'I'm Ted, fly me': An airline's offshoot faces a test
Casting around for a cheap flight this winter? You could soon hold a ticket for a carrier whose name will have your cab driver certain that you're kidding.
Meet Ted, the airline.
Feeling entrepreneurial after nearly a year under bankruptcy protection, United Airlines trumpeted the launch of its discount-fare offspring Tuesday. Its name is derived from that of its proud parent.
Ted will target the niche - budget, recreational travelers - most recently courted by Song, which Delta rolled out in April. Ted's fleet, which is expected to grow to 45 planes by the end of 2004, begins service in February between Denver and such hot spots as New Orleans and Orlando.
"Ted is supported by a profitable and sustainable plan, with higher aircraft utilization, a simplified schedule, and more seats per aircraft," read a United release, reflecting more corporate sobriety than one might expect, given the cuddly name.
But airplanes cost a great deal to operate, whatever logo they wear. And some airline observers portray Ted and other such "airlines within airlines" as little more than a marketing gambit by the big players - and a recycled one at that.
"It's not United's first attempt at a low-cost carrier," notes Martin Dresner, an associate professor of logistics, business, and public policy at the University of Maryland. "They had a 'Shuttle by United' that operated on the West Coast," he says. It ended service in 2001, the same year US Airways shut down its MetroJet division. Song was preceded by Delta Express.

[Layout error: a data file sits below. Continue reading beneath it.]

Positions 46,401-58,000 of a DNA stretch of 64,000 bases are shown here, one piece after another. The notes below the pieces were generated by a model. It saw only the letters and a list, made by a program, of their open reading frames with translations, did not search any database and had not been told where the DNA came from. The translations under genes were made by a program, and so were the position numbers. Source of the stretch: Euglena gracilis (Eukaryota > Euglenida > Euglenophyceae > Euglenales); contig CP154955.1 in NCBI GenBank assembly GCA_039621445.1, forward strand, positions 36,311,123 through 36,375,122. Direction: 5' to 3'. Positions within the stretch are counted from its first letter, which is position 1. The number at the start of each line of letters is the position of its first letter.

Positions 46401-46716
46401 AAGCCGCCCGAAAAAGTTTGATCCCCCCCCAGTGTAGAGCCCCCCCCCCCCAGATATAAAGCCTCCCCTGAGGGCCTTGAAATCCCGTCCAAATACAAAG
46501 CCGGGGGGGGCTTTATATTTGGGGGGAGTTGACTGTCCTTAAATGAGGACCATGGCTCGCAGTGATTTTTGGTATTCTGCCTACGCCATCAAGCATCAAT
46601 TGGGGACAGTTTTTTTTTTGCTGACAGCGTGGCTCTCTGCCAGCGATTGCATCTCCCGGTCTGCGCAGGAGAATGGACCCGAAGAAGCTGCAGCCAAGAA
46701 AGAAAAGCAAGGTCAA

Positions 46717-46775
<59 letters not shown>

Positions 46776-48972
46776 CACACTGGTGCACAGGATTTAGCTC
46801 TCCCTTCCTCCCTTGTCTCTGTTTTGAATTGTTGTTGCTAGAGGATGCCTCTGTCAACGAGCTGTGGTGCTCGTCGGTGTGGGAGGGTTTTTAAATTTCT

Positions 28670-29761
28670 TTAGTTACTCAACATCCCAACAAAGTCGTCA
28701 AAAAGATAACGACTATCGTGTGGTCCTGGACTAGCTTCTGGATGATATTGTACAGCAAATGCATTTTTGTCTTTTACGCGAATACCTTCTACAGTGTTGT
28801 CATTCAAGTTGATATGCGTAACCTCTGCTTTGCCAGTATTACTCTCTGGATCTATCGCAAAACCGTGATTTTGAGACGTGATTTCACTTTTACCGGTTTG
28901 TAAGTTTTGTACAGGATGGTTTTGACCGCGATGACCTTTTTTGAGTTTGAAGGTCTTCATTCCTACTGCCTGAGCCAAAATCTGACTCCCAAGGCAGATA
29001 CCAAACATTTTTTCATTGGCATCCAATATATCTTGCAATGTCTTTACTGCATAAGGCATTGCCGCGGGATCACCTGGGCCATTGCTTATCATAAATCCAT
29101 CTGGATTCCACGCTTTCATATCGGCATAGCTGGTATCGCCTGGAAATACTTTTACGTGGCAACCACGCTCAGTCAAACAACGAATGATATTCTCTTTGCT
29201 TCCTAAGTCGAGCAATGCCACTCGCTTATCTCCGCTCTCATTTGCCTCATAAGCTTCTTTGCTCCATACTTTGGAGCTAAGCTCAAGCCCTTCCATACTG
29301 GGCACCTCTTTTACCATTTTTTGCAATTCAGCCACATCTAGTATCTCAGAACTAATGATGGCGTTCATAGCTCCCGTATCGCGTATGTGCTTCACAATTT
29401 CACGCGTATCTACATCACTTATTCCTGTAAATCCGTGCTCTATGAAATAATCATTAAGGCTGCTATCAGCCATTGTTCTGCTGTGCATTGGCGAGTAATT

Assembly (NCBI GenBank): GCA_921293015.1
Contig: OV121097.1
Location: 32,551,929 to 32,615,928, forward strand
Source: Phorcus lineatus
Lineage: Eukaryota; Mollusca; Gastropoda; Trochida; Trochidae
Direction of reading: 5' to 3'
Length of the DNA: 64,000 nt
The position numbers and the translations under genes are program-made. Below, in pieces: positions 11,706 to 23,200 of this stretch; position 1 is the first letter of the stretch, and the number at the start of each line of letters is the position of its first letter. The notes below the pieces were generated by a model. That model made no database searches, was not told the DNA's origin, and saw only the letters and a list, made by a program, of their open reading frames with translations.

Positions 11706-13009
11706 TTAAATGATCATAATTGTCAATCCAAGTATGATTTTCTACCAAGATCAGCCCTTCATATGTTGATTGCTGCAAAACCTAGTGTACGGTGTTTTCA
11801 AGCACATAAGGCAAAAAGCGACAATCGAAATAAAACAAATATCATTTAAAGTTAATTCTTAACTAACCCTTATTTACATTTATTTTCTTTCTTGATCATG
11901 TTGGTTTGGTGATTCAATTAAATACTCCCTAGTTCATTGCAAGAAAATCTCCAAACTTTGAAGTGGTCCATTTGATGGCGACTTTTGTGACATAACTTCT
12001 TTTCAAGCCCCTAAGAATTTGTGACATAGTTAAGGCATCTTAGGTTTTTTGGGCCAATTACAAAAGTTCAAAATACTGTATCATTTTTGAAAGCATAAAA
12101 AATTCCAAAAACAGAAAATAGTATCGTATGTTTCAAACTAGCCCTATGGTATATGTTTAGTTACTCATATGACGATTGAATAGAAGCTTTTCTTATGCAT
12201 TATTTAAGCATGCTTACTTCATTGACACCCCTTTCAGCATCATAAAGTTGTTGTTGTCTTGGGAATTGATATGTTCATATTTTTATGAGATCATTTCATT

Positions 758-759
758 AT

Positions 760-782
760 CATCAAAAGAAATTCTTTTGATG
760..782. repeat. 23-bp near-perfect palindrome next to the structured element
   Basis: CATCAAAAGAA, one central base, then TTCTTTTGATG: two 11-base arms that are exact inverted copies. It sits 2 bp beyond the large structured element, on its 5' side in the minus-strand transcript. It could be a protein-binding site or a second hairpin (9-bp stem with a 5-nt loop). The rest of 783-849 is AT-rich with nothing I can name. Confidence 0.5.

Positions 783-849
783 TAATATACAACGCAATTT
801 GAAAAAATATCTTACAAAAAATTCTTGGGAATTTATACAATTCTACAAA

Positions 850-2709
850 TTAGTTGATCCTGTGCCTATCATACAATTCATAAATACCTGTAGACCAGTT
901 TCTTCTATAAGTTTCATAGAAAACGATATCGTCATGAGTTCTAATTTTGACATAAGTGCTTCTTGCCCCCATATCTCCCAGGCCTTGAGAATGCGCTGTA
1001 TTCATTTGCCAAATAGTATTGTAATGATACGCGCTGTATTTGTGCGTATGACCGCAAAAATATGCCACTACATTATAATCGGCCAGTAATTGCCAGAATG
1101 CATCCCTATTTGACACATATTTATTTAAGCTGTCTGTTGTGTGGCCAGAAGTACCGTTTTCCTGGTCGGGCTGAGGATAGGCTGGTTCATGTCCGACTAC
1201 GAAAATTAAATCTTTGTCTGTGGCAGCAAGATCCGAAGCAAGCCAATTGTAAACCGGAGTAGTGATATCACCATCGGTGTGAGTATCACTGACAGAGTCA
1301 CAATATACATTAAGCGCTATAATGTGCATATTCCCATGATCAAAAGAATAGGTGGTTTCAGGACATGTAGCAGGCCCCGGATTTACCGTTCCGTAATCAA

Not all of the failures can be chalked up to the Sept. 11, 2001, attacks. Mr. Dresner also points to Continental's CAL Light, which had a short run - never quite as a separate brand - in the early 1990s.
"None of them has been successful," says Dresner. "And I'm not sure what has changed that would make these [efforts] more successful than previous efforts."
One difference - the quirky monikers - may represent yet another post-Sept. 11 trend, some experts say. The aim: Establish an easy familiarity that takes some of the seriousness out of commercial flying.
"It comes down to right message, right timing, and right ambience," says Marian Salzman, executive vice president and chief strategy officer of Euro RSCG Worldwide, an advertising and corporate-communications agency in New York.
"It comes down to feeling and sounding human," Ms. Salzman says in an e-mail. As consumers, "we're juggling a need for technical excellence and safety with a [need for a] sense of humor and a smile."
Finding that formula has become a quest for many established airlines. Air Canada's bid to spice up its local-service image took the form of Tango in the fall of 2001. Last March, the Scandinavian carrier SAS stayed truer to its climate in launching a subsidiary called Snowflake. British Midlands launched BMIBaby last year. Qantas and Virgin Atlantic reportedly plan low-cost carriers this spring.
Observers say such spinoffs could see initial success. Indeed, while Delta has kept quiet about Song's early financial performance, it says per-passenger revenues are rising.
A new marketing campaign could raise the profile of Song, which is trying hard not to project "cheap." (Flight attendants will soon don Kate Spade uniforms, inflight-entertainment options are growing, and Song's sold-on-board food has won praise.)
Still, some experts maintain that it will be established, well-run "stand-alones" not linked to old-line carriers - EasyJet and Ryanair in Europe; Southwest, JetBlue, and AirTran in the US - that could end up at the top of the heap.
"I don't know what Ted's costs are going to be, but my guess is that they're not going to be as low as JetBlue's or Southwest's," says Dresner, who sees a disadvantage in having a big-name parent.
Making an offshoot succeed requires delicate labor negotiations, he says. There may be attempts to offload some of the parent's overhead onto the discount carrier, increasing its costs. And despite the happy face airlines put on new units, tension is bound to arise between parent and child over a range of issues, Dresner adds, including which one should fly which routes. Ted faces a test.